Blogcritics is trying to create the norms of running a media organization on the fly. The key policy decisions – open commenting, open attitude towards accepting new writers, etc. – tell me about the behind the scenes struggle that has gone on around them and the kind of ethical questions that you have had to deal with to come to this place.
We’ve certainly had our share of policy discussions about the open comments policy. As is the case with every site that allows open comments, we get our fair share of flakes and cranks and just plain ugliness. We have yet to come to the point where we squelch that in favor of having more civil conversations, and I think that’s another area where we’re unique. We do have a comments editor who applies our very liberal comments policy with a very gentle hand, and I think that’s about all the control we’re going to have on that for a while. Our open attitude toward accepting new writers seems to work very nicely now that we have editors in place. People are either excited about the challenges and take advantage of the opportunity, or they leave because they don’t make the cut or they don’t want to put in the work. In either case, that works to our advantage, and it’s raised the level of our writing tremendously. BC’s growth has been a really organic process, at least from my vantage point. There have been growing pains to be sure, but we move past them pretty quickly.
Perhaps this current place is not the final resting place of this ongoing change. Tell me about your vision of Blogcritics.org for the future?
That’s a great question – I wish I had a crystal ball. The quality of what we publish just keeps improving – we’re attracting some really amazing writers, and the section editors are continually working to shape coverage and come up with new ideas. I envision us getting bigger and better.
What kind of policy decisions do you think are integral to how you see BC? As in what kind of policies can you not see BC without, if any?
Well, I think we’ve set some editorial standards over the past couple of years in terms of what we will and will not publish (in terms of quality, not content). I can’t see us without those any more – we’ve really raised the bar, and the writers have really risen to the challenge. This is part of the process by which we become accountable.
From the policy decisions of BC to how do you look at the role of a Critic? Is there merit in everybody being a critic kind of model? It certainly seems like a competitive market of ideas. What do you see are the positives and negatives of blogosphere?
Well, it depends on what you’re looking for, I think. The blogosphere has certainly democratized the whole process of criticism, which isn’t to say that everything everyone writes is good, or even worth reading. Sometimes you want to stand around the office water cooler and talk with your friends about the film you saw this weekend, and the blogosphere can certainly provide you with that, and sometimes you want an informed opinion about something, which is what real criticism entails. I think one of the neat things about BC is that we provide both; we have some very enthusiastic reviewers who can give you a very entertaining man-in-the-street opinion about something, but they aren’t necessarily approaching it from an academic point of view, and we have other writers who are incredibly well-informed, educated, and knowledgeable about their area of expertise, and they offer a very different perspective. The challenge and the beauty of the blogosphere in general is that the reader needs to learn to separate the wheat from the chaff. In general, we may need to wade through more stuff, but in the end I think it sharpens our powers of discrimination and makes us better consumers.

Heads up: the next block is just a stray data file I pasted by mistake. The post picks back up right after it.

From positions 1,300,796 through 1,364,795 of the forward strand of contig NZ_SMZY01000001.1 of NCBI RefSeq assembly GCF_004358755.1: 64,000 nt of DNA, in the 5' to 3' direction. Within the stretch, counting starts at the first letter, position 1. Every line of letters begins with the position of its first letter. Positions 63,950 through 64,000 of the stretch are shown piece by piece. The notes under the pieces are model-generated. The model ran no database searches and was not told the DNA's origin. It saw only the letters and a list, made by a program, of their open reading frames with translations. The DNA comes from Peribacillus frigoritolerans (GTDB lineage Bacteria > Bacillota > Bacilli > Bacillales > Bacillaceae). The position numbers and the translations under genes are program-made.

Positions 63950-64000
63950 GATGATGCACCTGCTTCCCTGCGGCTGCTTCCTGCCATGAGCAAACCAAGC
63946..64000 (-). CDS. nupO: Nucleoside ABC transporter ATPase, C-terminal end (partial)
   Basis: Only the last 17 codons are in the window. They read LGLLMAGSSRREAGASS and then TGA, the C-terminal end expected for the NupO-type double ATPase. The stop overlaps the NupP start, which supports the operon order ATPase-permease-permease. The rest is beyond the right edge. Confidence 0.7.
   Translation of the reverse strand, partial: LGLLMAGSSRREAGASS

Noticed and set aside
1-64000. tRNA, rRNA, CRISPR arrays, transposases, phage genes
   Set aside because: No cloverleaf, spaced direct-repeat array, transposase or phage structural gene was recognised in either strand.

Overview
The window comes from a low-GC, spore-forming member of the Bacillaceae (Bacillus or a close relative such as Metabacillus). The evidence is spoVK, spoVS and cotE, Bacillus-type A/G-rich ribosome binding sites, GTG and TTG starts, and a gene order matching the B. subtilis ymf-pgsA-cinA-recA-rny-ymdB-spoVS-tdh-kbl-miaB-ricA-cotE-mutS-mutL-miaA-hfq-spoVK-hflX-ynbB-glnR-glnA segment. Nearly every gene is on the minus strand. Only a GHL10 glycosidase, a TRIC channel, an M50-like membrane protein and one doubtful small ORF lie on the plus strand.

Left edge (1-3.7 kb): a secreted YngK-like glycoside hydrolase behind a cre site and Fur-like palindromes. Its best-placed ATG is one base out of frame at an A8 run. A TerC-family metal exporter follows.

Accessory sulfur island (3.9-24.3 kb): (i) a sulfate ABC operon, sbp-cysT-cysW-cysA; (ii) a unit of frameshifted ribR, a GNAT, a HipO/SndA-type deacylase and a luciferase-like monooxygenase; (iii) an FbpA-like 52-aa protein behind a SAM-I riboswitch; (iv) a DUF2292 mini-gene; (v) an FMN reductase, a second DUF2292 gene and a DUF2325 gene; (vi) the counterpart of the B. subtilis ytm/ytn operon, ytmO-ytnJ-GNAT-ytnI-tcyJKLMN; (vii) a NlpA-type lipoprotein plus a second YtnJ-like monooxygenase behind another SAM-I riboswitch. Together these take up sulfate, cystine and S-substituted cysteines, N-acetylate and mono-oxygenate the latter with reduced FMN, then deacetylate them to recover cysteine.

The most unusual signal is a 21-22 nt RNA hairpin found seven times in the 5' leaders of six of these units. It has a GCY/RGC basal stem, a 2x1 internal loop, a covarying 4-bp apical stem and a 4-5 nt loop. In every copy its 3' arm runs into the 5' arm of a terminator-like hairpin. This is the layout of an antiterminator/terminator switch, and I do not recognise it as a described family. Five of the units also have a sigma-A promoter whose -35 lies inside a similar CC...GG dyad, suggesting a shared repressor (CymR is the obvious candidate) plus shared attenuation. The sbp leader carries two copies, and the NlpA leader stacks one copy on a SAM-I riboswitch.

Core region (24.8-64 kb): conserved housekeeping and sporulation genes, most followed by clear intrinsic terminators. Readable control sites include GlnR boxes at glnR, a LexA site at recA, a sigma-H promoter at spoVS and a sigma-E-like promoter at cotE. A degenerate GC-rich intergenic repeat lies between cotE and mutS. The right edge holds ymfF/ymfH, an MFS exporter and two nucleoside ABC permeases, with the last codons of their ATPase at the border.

Blogosphere is widely credited with making mainstream media more accountable. Do you see that as its job? If not, then what do you see are the roles of the blogosphere?
I don’t think it’s the blogosphere’s job to hold the mainstream media accountable. I think that’s our job as citizens, and we’re failing at it miserably. We have the media we deserve. The roles of the blogosphere are as varied as the folks who populate it; I don’t think it has a defined role, or is “supposed” to be one thing or another. It’s a tool, a means of communication, a marketplace of ideas, of commerce, of social interaction – it’s a way of organizing, presenting, and retrieving information. It’s a lot of things to a lot of people, and it’s continually evolving. It is whatever we want it to be at any given moment.
It seems blogosphere itself is going under reorganization – as media companies poach top bloggers and buy more electronic media assets. Do you see a more corporatized blogosphere in a few years time?
As soon as people figure out that there’s money to be made somewhere, things change. Certainly that’s happened in the blogosphere, but a lot of the people who are Internet entrepreneurs are also in the business of putting the tools of production and commerce into the hands of the end users. That’s us, and that’s a good thing. I think the business models we’re used to have changed, and are continuing to change. Since I have no business background at all, I wouldn’t even want to hazard a guess as to how this is going to look in five or ten years’ time. If you told anyone twenty years ago what we’d be doing online now, they wouldn’t have believed it.Powered by Sidelines